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18 August 1998

Shattered Peace?

David Nolan explains what the Omagh tragedy means for the peace process

Following the explosion in the Northern Irish town of Omagh which killed 28 people and injured 280 more, many expressed concern that the bomb might signal the end of the peace process. They need not have worried.

The Omagh bomb is best understood both as a product of the peace process, and as something which has also acted to strengthen it.

The bomb itself was a side effect of the artificial consensus imposed through the peace process. Under the direction of the British and US governments, anybody in Northern Ireland who wishes to take part in the peace process, whether nationalist or Unionist, has had to drop their political principles, keep quiet about their differences, and move onto the ever-widening middle ground. Those - both republican and loyalist - opposed to this process have been left isolated and politically impotent. With little popular support or influence, and no political alternative to offer, they are reduced to lashing out against the peace process.

The Omagh bombing was the nihilistic response to the peace process of just such an isolated minority. In this sense it is a product of the same process which led to the murder of three young brothers in a sectarian firebomb attack by loyalists on their home in Ballymoney, county Antrim in July.

Other international examples show that these sorts of tragedies are part and parcel of peace processes the world over. In South Africa and especially the Middle East there have been a number of bombs and shootings which, it was claimed, threatened the peace process. Yet the peace processes have continued regardless. Indeed these events strengthen the hand of those parties running the peace process - in this case the British and US governments.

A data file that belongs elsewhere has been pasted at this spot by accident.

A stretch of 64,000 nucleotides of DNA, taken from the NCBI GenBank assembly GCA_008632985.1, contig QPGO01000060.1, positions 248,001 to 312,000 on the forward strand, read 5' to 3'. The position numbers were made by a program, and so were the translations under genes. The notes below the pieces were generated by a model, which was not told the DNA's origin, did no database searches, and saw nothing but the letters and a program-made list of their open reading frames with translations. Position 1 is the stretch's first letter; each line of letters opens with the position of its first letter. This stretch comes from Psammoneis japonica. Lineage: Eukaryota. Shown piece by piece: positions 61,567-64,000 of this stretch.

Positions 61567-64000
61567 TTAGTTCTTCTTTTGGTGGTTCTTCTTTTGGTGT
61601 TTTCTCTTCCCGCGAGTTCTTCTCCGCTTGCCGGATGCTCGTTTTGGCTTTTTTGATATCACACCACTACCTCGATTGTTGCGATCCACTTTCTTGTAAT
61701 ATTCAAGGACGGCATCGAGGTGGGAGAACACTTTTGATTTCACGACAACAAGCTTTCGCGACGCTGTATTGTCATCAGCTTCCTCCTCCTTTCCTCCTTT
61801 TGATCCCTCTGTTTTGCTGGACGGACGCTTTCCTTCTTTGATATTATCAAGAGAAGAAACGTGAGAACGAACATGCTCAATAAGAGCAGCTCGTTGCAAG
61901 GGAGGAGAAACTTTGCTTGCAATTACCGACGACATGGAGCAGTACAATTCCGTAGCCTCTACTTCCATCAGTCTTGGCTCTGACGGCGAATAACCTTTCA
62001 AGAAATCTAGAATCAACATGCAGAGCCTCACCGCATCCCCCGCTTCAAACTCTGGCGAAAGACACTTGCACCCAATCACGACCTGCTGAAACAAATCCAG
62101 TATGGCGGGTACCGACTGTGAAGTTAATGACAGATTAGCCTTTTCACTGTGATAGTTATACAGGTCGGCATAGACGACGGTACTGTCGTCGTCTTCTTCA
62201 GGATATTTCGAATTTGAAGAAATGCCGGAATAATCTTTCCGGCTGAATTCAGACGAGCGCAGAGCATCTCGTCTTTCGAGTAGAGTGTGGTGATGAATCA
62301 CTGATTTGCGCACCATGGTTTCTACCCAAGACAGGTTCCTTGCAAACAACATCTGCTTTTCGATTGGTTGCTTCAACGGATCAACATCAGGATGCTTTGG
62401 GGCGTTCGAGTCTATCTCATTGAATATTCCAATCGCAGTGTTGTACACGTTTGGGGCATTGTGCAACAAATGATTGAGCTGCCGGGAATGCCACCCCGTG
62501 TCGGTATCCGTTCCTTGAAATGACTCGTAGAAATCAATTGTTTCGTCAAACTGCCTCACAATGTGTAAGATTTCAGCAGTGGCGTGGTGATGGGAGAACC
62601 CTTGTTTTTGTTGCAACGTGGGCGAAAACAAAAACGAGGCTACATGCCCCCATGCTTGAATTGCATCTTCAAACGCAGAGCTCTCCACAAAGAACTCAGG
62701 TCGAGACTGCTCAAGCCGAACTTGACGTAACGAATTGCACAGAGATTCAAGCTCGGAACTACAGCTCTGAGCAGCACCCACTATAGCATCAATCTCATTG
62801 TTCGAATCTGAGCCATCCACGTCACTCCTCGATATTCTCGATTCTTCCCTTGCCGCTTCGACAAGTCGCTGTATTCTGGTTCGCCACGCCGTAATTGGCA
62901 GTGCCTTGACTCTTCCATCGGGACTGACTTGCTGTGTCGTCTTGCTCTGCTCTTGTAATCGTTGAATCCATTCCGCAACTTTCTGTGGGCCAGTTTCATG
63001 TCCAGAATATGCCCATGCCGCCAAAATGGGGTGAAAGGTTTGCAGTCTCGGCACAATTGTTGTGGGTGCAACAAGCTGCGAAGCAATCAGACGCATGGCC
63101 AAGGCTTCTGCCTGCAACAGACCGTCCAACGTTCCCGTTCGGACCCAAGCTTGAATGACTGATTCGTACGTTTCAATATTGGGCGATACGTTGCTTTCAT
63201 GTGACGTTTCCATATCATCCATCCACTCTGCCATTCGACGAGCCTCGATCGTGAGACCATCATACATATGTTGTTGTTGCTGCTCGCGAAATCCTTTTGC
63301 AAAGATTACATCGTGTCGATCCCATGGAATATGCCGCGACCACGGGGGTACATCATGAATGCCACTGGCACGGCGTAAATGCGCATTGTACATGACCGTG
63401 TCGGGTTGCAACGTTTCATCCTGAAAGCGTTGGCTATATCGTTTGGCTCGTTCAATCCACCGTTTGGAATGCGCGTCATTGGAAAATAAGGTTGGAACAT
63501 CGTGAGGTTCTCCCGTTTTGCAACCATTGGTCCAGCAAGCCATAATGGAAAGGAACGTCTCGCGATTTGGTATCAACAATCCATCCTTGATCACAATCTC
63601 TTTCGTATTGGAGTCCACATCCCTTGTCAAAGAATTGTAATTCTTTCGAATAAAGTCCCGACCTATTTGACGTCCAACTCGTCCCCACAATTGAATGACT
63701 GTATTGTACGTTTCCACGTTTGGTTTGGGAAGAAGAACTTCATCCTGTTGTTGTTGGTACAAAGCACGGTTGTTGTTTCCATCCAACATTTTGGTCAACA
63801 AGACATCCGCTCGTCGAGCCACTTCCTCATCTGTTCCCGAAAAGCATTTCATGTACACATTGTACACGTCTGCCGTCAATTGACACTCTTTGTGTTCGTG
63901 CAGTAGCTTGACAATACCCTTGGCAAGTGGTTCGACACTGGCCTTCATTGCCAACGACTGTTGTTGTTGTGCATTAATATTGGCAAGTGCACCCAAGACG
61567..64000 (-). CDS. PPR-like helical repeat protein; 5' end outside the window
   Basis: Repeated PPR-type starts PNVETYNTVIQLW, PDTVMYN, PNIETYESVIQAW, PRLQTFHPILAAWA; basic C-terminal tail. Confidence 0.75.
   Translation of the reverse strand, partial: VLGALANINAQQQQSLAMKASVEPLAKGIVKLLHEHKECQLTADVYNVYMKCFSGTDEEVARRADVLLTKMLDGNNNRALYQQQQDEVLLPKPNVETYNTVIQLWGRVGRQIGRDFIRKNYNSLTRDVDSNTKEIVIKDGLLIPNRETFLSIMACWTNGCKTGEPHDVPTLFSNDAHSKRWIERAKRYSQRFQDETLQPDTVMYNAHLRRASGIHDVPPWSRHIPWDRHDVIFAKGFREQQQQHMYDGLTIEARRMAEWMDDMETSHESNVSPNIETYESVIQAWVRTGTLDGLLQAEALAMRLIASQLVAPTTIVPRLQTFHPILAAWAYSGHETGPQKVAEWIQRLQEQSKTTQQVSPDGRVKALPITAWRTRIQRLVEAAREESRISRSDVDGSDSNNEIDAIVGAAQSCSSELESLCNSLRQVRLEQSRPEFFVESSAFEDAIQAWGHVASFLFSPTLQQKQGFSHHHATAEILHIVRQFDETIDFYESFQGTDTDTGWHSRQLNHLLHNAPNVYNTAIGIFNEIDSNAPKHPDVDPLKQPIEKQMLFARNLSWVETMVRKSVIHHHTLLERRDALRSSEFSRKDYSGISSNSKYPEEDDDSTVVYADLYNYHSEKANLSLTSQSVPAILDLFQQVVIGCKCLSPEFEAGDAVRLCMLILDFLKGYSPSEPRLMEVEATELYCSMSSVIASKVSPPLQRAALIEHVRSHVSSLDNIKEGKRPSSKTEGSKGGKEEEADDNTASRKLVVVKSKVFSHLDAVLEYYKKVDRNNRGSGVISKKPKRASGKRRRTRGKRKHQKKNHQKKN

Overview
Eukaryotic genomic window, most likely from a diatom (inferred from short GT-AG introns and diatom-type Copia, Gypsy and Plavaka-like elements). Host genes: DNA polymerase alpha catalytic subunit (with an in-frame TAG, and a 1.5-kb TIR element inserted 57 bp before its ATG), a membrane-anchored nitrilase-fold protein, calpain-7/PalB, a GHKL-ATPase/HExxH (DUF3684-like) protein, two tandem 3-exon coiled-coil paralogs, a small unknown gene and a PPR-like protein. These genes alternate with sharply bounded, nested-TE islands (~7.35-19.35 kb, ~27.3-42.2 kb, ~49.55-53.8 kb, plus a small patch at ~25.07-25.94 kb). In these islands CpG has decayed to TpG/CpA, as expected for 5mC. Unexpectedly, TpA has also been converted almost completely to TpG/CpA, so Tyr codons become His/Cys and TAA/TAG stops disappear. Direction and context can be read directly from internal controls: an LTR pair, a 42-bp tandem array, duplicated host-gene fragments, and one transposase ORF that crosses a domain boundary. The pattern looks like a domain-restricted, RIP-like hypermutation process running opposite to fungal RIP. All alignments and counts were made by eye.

In military terms, splinter groups of the kind blamed for the Omagh bombing pose no threat. There is nothing to compare them with the organised republican opposition of ten years and more ago. The British and Irish governments have already indicated how easy they think it will be to pick up those responsible.

In political terms, meanwhile, the supporters of the Anglo-American peace process actually benefit from the Omagh bomb. Tony Blair, Bill Clinton and Irish premier Bertie Ahern have used it to draw a new line of demarcation, between the politics of peace and the politics of extremism. Anybody who expresses reservations about the peace process can now be automatically discredited by association and allied with the perpetrators of the bombs in Omagh and Ballymoney. Far from being damaged, the artificial consensus underpinning the peace process will be reinforced by that kind of pressure.

David Trimble, the Northern Ireland assembly's first minister, used the bombing to strengthen his hand with dissident Unionists. Sinn Fein's Gerry Adams and Martin McGuinness used the bomb to condemn their opponents in republican splinter groups. It seems that everybody won, apart from the dead and their families, the latest casualties of the peace process.

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